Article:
Since we were in the midst of moving, Dusty at MVP agreed to store the car for us while we got houses in order. Prior to taking it to his shop we took some time to unpack things and put the car up in the air and give it a good lookover. We began a parts inventory and a 'to do' list and had a windshield installed as well. It then sat at Dusty's (thank you Dusty!) for a few months while we got moved and mostly settled. On the 3rd of February we went and picked up ResQ and brought her home. We had five and a half weeks till Tx2k13 which had became our goal as 'roll-out' date. There was a mountain of work to be done, as well as prepping Scratcher and Anna's silver supra for the event as well. However, a deadline is a nice motivator and our lives began to shift a bit to focus on getting ResQ up and going...and presentable. A huge dry erase board soon filled with a punchlist for all three cars and the UPS and FedEx drivers became very familiar with our house.


For ResQ, the first thing we needed to do was take it back apart from temporarily putting it together to go to Dusty's. The front fenders, nose, hood and tail were all removed and taken to a body shop to get a 'decent' spray job done to match the original race scheme. The rest of the exterior was cleaned up and looked surprisingly good when all the sticker-goo and funk was taken off. While the body parts were gone, we took the time to get it in the air and start swapping fluids and giving it a thorough once-over. 


Time was pretty much a blur in the weeks leading up to Tx2K13. We got the newly-painted fenders, nose, hood and rear bumper cover re-installed along with corner and license plate lamps. We used factory hardware for most of it, but in some cases it was just stupid expensive and I'd make carbon-fiber brackets, filler panels or lamp holders out of weight/time/cost savings. Rally tires were de-mounted, rally wheels were sandblasted and re-painted (bright rally white!) then had tires put back on, we got some fresh tires for the factory 17" wheels which would become the 'street' setup. The factory 17" wheels still had the ORIGINAL FACTORY Bridgestone tires datecoded in 1992! They came off the wheels, but put up a good fight after having been on there for over 20 years! Even the SMELL of the air that was in those tires had that archeology-antique-old library scent. LOTS of elbow grease cleaning the car up and lots of tracing wires figuring out what unlabelled switches did. We still have a few we're not sure about! We needed seats, but we'd not decided on a type yet, so we pulled the Sparco seat out of our crap-can racing car and put it in as the driver's seat for ResQ. We took the passenger seat out of Anna's silver Supra (since it comes out to drag race anyway) and put it in the passenger spot of ResQ.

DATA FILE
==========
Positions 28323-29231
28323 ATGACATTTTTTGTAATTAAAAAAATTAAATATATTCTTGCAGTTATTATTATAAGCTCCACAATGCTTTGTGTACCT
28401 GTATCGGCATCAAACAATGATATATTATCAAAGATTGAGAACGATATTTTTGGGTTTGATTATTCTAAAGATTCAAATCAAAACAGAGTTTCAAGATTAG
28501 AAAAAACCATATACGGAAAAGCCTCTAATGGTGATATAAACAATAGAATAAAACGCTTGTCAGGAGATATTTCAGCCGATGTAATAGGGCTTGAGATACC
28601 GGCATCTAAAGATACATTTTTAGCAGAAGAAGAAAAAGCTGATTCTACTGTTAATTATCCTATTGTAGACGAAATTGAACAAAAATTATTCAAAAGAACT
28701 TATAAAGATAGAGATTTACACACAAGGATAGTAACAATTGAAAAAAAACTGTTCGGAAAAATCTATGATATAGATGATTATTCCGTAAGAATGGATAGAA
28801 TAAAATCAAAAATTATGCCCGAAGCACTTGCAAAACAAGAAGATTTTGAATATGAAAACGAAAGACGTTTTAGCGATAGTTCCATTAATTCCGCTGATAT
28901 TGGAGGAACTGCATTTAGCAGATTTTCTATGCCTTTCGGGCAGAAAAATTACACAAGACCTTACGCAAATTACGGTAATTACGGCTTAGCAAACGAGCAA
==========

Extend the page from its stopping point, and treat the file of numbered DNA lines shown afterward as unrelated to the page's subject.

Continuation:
Bridgestones made the 48th week of 1992. BridgeSTONES.... heh    Right: We were always cleaning....

Below: Fuel cell, jack, cage on left. Right: Small parts were fabricated from scrap CF we had lying around


Above: Scrap CF to the rescue for the LP lamp holder!

Finally, the week before Tx2K I trailered the car to an exhaust shop to have a muffler and tailpipe installed. We had taken off the original one-piece-rally-pipe with a flowmaster (that had a hole in it facing the fuel cell!), and re-installed the factory y-pipe with the factory cats (part of the spares package) in order to be emissions legal. After the muffler was installed it went to the inspection shop and I crossed my fingers but ResQ passed with flying colors. All the re-wiring of lamp sockets, fixing grounds, cleaning switches, etc, paid off when the very next morning Anna drove the car back and forth to work with no problems, completely legal. (Minor Victory Dance)

ResQ's first real test drive....and of course we took a chase car along as well!

Below: ResQ taped off to complete the red accent going forward. While Anna painted, I wired...and wired......and wired

The last few days prior to Tx2K  had us simply wrapping up minor things and putting on the new graphics. It looked good with just the red and white, but the number boards and stickers REALLY made the car look great. Anna took the time to re-stripe the small black line between the red and the white and a front lip from MVP was also installed. Lastly, flush hood pins were added since all the factory latch hardware was long gone.


Above: Final picture before graphics on left, and then on right, with graphics and note inspection and registration stickers!!!


Below: Second day of Tx2K and we put the RallyWheels on the car and raised up the suspension for the ProRally look!!

The first chapter of ResQ now draws to a close. We got her and put her back together, cleaned her up and she made a big splash at Tx2K13, which is the second chapter for ResQ. The third chapter....well....just stay tuned!